A Well Deserved Championship for the Dominican Republic

The Dominican Republic players celebrate after beating Puerto Rico in the championship game of the World Baseball Classic in
The Dominican Republic players celebrate after beating Puerto Rico in the championship game of the World Baseball Classic in San Francisco, Tuesday, March 19, 2013. The Dominican Republic won 3-0. (AP Photo/Eric Risberg)

Many times when people from Europe or other non-baseball playing countries have commented how strange it is that Americans love baseball while "the rest of the world plays soccer," I have tried to explain that many countries play baseball. After listing off the countries where baseball is popular, I usually conclude by telling people that the country with the best baseball in the world is not the U.S., but the Dominican Republic.

There is, of course, no way to conclusively prove this one way or another, but on a rainy Tuesday night in San Francisco, a Dominican team with a middle infield and bullpen that would be the envy of most big league clubs made a pretty strong argument in favor of this point. The Dominican team capped off the World Baseball Classic (WBC), in which they went 8-0, by defeating Puerto Rico 3-0. The game, however, was not as close as the score. The Dominicans scored two runs in the bottom of the first on a big double by Edwin Encarnacion following a poorly thought out intentional walk to Robinson Cano. After that, the Dominicans seemed completely in charge. Relievers Octavio Dotel, Pedro Strop, Santiago Casilla and Fernando Rodney shortened the game for the Dominican team as they combined for four innings of shutout relief.

This victory was a significant achievement for the Dominican Republic, a country where baseball is hugely important. The Dominican team had not played well in either of the two previous WBCs. In 2009, they were eliminated after losing twice in one week to the Netherlands in what only could have been seen as a national embarrassment in the Dominican Republic. This year, the Dominicans have nothing to be embarrassed about.

The last two rounds of the WBC were played in AT&T Park, home of the World Series champion San Francisco Giants and possibly the best place in the U.S. to see a baseball game. The last game had a strange quality to it as there is not a big Puerto Rican or Dominican population in the Bay Area. The ballpark felt like a bit of New York City, home to enormous Dominican and Puerto Rican populations had temporarily resettled to China Basin. The rain didn't help either as the stadium felt half empty by game time and perhaps a third full when the last out was made.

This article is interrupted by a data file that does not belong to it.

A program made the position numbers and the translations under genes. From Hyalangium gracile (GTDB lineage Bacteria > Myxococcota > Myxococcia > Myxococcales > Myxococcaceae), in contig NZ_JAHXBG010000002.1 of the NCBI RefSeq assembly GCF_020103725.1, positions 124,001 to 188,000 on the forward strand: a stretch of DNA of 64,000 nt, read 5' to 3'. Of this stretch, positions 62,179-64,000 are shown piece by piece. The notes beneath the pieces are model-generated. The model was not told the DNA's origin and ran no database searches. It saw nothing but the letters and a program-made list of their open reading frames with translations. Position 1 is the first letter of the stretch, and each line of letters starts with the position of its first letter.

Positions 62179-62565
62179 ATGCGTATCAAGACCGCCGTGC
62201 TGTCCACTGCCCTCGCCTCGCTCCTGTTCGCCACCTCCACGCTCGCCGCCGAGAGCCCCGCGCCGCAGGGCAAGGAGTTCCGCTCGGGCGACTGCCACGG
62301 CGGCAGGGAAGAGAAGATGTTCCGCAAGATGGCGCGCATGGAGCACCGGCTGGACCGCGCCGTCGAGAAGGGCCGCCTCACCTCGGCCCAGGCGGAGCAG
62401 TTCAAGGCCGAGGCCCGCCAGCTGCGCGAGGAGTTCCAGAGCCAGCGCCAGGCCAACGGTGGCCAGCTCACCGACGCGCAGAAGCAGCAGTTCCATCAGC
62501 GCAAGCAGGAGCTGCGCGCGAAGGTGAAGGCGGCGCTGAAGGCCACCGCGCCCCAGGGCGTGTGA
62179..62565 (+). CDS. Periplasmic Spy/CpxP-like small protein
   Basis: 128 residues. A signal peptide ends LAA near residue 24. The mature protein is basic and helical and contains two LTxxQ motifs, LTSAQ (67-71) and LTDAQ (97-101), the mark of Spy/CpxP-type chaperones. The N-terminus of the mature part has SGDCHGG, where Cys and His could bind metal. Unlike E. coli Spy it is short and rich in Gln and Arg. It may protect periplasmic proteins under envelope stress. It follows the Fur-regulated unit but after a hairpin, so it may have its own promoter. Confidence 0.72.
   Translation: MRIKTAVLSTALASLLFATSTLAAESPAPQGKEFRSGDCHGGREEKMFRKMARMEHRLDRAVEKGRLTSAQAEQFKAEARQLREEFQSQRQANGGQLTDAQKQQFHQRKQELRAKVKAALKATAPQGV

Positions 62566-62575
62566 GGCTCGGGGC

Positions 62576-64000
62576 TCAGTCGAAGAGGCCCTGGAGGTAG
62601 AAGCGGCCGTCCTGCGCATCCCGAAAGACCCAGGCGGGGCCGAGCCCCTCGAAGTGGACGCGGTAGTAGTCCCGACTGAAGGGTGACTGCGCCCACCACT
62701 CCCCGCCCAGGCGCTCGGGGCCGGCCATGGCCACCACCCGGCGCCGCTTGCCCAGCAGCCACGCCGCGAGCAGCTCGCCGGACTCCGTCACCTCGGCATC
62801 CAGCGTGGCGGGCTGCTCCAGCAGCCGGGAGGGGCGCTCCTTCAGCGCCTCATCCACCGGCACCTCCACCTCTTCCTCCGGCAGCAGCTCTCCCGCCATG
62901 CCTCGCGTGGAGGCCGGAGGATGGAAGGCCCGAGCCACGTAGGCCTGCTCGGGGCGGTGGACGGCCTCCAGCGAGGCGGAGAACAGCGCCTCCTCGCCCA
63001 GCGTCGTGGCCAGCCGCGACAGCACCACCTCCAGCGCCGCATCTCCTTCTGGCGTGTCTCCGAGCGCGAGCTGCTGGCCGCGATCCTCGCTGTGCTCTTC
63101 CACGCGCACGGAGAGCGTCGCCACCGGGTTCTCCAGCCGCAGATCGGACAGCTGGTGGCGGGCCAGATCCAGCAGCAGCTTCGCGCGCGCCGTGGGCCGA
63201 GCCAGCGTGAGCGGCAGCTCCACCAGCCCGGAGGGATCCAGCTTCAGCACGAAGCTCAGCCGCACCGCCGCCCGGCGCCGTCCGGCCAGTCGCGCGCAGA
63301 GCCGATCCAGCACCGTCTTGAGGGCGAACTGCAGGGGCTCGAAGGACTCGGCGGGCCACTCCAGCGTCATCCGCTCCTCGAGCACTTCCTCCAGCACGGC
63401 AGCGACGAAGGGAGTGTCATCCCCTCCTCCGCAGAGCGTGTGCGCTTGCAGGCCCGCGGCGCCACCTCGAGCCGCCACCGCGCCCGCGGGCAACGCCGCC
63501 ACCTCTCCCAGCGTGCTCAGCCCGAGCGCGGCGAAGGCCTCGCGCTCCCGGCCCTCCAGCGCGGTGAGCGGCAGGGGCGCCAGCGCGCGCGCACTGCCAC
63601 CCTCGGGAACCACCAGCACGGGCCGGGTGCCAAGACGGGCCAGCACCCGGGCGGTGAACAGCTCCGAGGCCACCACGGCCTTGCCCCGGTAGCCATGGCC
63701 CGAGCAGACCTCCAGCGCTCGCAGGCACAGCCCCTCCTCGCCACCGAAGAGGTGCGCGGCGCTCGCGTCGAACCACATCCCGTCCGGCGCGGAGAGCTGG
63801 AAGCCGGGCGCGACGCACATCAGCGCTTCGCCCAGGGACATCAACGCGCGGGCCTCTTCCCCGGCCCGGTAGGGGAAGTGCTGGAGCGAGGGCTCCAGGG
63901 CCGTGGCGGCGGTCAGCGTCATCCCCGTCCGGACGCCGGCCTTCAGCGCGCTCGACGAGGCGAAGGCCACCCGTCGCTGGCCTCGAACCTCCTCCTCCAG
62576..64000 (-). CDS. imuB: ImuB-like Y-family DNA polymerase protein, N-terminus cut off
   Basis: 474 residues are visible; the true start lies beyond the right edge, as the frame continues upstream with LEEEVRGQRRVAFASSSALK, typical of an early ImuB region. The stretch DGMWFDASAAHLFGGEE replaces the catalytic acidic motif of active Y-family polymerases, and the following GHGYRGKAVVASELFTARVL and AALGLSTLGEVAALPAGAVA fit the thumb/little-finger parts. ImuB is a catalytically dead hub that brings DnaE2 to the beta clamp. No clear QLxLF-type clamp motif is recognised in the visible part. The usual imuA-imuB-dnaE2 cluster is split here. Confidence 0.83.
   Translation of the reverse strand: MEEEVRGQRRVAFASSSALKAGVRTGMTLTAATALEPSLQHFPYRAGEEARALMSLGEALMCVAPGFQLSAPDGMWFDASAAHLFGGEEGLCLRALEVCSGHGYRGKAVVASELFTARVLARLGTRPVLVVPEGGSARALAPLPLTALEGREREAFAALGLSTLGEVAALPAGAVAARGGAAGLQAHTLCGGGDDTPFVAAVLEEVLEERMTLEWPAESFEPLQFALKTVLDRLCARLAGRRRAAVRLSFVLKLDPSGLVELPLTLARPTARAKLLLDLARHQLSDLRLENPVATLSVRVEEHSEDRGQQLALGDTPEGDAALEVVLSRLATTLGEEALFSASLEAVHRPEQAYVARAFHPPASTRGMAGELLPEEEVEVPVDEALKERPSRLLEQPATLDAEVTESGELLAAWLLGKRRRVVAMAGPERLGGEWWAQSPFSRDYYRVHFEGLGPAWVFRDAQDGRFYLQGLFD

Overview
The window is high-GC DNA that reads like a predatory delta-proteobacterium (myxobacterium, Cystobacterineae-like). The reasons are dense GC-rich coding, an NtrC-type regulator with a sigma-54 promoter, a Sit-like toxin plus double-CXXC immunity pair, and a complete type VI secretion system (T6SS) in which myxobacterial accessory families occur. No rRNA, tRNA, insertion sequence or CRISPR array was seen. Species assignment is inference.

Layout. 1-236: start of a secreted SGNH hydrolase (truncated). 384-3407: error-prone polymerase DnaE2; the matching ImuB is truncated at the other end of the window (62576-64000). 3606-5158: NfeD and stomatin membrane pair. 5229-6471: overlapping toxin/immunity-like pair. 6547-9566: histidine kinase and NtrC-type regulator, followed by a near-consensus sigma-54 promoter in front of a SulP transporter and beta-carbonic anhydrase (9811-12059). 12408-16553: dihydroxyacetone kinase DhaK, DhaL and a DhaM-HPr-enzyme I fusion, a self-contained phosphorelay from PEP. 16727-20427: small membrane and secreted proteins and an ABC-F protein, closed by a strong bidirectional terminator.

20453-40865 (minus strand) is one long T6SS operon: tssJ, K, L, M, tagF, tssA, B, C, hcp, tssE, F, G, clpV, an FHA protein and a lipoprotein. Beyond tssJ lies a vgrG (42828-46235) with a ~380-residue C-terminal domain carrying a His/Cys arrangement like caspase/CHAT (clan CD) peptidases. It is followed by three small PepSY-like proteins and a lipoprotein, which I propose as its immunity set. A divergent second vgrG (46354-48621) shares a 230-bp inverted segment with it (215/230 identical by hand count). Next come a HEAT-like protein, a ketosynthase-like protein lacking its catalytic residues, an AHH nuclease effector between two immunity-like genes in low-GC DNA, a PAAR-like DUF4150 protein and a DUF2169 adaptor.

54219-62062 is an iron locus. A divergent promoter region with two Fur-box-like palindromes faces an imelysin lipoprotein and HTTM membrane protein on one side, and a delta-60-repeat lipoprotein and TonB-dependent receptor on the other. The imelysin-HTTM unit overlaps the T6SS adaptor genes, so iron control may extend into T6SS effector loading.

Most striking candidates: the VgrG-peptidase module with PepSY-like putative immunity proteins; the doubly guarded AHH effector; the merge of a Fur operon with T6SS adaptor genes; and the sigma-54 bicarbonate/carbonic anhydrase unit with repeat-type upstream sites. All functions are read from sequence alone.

The Giants have built a great team in recent years, with some valuable Dominican players. Last year they shared the same setup man as the Dominican team and supporting players like Melky Cabrera, Joaquin Arias and Francisco Peguero from last year's team were Dominican, but there are no big Dominican stars on this team which boasts an MVP from the U.S., a World Series MVP from Venezuela, a closer who pitched for Mexico in the WBC, and a leadoff hitting centerfielder who played the same role for the Puerto Rican team that finished second in the WBC.

The Giants, however, have strong ties to the Dominican Republic, so it was somehow fitting, or at least noteworthy, that the Dominican team made their claim to being the best baseball country in the world in the ballpark of the team that in the early 1960s was the first to recognize the quality of baseball in the Dominican Republic and to aggressively sign players from there. It should not be forgotten that there was also a racial dynamic to this at the time as a number of these players were dark skinned at a time when much of America was still living under apartheid conditions. The three Alou brothers, Jesus, Felipe and Matty, were among the best known of this group which also includes players like Manny Mota.

Of course, the most famous and important Dominican player in Giants history, as well as in the early history of Dominicans in the big leagues, was Juan Marichal, a statue of whom (with Marichal's famous high leg kick) can be seen outside of AT&T Park. Marichal, known during his career as the Dominican Dandy, was one of the best pitchers in the game for many years and the first, and thus far only, Dominican elected to the Baseball Hall of Fame. Marichal, despite six 20-win seasons and a career ERA of 2.89, never won a Cy Young award while playing. This is largely due to a combination of bad luck and having a career peak that overlapped with that of Bob Gibson and Sandy Koufax. When Pedro Martinez won his first Cy Young Award, the first by a Dominican, in 1997, he presented it to Marichal.

It is hard to imagine baseball over the last half century without the contributions of people like Marichal, the Alou brothers, Tony Fernandez, Joaquin Andujar, Jose Reyes, Robinson Cano and so many others. The Dominican team was the class of this competitive tournament and have earned the right to call themselves the best baseball players in the world, for now.